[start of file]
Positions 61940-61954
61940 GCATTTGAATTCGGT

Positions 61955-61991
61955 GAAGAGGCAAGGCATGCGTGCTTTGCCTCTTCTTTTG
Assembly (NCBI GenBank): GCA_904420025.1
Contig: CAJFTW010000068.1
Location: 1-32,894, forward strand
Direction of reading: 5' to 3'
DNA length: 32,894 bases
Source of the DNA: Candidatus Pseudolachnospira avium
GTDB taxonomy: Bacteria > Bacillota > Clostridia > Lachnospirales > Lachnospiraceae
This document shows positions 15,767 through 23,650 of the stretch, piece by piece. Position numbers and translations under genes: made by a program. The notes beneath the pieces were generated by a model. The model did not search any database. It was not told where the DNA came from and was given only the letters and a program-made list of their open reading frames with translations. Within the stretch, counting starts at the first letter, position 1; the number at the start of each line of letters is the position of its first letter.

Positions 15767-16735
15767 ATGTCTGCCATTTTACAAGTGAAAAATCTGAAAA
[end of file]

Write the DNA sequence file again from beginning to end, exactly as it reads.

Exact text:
Positions 61940-61954
61940 GCATTTGAATTCGGT

Positions 61955-61991
61955 GAAGAGGCAAGGCATGCGTGCTTTGCCTCTTCTTTTG
Assembly (NCBI GenBank): GCA_904420025.1
Contig: CAJFTW010000068.1
Location: 1-32,894, forward strand
Direction of reading: 5' to 3'
DNA length: 32,894 bases
Source of the DNA: Candidatus Pseudolachnospira avium
GTDB taxonomy: Bacteria > Bacillota > Clostridia > Lachnospirales > Lachnospiraceae
This document shows positions 15,767 through 23,650 of the stretch, piece by piece. Position numbers and translations under genes: made by a program. The notes beneath the pieces were generated by a model. The model did not search any database. It was not told where the DNA came from and was given only the letters and a program-made list of their open reading frames with translations. Within the stretch, counting starts at the first letter, position 1; the number at the start of each line of letters is the position of its first letter.

Positions 15767-16735
15767 ATGTCTGCCATTTTACAAGTGAAAAATCTGAAAA